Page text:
Author: Bertrand Russell
4. "I have the better right to indulgence herein, because my devotion to letters strengthens my oratorical powers, and these, such as they are, have never failed my friends in their hour of peril. Yet insignificant though these powers may seem to be, I fully realize from what source I draw all that is highest in them. Had I not persuaded myself from my youth up, thanks to the moral lessons derived from a wide reading, that nothing is to be greatly sought after in this life save glory and honour, and that in their quest all bodily pains and all dangers of death or exile should be lightly accounted, I should never have borne for the safety of you all the burnt of many a bitter encounter, or bared my breast to the daily onsets of abandoned persons. All literature, all philosophy, all history, abounds with incentives to noble action, incentives which would be buried in black darkness were the light of the written word not flashed upon them."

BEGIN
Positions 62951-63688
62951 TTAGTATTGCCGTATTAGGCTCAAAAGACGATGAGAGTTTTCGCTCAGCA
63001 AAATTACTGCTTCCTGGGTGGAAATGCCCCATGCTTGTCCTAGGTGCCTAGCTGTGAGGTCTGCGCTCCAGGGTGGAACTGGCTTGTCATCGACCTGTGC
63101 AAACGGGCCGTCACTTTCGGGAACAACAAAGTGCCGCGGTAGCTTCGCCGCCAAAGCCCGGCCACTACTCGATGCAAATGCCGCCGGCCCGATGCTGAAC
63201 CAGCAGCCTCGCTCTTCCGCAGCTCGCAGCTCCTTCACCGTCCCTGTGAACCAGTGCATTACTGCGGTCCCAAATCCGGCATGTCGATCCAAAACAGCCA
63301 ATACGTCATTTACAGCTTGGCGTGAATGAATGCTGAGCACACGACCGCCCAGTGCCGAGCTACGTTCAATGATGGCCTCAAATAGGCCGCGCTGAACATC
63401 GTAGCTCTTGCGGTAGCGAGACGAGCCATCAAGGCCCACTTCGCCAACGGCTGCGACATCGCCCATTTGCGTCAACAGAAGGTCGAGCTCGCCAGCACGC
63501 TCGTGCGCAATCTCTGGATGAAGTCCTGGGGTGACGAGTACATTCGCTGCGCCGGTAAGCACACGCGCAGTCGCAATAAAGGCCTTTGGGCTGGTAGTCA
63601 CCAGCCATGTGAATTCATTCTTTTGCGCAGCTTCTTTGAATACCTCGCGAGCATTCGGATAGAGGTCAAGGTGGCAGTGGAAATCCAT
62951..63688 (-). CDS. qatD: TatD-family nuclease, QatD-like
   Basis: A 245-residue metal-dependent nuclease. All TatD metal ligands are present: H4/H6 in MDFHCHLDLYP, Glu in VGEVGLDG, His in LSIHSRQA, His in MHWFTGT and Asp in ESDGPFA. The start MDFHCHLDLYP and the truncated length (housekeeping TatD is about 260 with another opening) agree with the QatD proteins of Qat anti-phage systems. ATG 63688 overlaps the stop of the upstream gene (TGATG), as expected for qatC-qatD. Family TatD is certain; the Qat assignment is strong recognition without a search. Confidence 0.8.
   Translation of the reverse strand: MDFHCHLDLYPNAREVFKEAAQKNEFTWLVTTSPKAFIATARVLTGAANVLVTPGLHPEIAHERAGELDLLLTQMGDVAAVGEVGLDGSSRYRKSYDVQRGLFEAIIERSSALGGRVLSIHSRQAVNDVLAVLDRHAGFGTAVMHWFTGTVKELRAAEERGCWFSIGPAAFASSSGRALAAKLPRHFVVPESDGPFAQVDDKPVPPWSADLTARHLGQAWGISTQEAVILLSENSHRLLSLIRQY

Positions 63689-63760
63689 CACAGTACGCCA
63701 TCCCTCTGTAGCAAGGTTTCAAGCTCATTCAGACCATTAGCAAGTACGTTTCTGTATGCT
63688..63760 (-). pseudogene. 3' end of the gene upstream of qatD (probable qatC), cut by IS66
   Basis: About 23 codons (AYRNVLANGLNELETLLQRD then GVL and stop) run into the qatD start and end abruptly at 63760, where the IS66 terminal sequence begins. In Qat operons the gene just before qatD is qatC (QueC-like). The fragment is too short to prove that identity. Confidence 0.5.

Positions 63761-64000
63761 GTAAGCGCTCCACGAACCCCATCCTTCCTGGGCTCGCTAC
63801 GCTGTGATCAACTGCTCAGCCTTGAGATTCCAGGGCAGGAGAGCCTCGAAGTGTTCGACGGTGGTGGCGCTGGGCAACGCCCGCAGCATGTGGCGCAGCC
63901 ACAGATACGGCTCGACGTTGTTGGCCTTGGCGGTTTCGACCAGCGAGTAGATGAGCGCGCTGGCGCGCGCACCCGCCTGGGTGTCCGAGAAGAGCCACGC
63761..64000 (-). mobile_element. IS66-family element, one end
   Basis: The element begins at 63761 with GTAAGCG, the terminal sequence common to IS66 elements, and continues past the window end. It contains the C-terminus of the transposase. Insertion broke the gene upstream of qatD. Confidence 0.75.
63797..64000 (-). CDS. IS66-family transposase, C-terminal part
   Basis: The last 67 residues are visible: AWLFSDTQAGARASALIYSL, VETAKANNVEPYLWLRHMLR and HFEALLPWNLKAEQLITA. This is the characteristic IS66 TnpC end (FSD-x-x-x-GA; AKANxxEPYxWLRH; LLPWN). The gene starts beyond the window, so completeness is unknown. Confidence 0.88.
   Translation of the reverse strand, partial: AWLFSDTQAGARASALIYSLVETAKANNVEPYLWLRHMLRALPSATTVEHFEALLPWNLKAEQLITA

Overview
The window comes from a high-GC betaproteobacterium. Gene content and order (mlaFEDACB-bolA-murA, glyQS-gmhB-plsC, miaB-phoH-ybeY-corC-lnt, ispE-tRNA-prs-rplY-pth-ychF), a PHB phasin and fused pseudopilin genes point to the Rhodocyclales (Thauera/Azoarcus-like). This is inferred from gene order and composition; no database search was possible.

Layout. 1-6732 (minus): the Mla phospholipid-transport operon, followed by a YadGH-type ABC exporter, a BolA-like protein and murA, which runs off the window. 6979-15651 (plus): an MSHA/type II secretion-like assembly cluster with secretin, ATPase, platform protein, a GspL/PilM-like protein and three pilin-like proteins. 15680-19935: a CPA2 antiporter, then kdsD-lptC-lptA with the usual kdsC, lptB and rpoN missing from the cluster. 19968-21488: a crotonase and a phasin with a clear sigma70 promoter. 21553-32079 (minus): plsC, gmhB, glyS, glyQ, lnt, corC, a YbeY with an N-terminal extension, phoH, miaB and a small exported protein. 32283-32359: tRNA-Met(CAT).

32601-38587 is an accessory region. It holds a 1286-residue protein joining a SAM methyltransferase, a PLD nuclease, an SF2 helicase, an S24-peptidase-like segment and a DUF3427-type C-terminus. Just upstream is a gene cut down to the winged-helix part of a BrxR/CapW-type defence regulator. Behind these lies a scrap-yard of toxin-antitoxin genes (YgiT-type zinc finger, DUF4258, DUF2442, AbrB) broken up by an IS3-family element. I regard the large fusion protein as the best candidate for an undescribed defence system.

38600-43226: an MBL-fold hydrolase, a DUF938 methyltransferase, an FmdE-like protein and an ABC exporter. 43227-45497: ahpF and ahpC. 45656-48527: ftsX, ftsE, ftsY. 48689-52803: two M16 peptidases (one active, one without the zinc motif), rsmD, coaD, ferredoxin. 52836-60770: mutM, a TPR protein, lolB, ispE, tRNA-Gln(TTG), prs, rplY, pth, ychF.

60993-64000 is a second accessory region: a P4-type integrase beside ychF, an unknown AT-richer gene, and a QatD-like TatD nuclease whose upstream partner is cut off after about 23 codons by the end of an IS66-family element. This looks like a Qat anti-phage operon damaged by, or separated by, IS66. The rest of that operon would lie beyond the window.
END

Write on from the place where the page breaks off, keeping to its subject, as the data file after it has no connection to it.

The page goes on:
Author: Cicero
5. "Power is living while others inevitably perish. Power is cool indifference to their suffering. Power is taking nourishment from the deaths of others, just as the mighty redwoods draw sustenance from the perpetual decomposition of what once lived, but lived only briefly, around them. This is also part of the philosophy of Edgler Foreman Vess."
Author: Dean Koontz
6. "Our faith is stronger than death, our philosophy is firmer than flesh, and the spread of the Kingdom of God upon the earth is more sublime and more compelling."
Author: Dorothy Day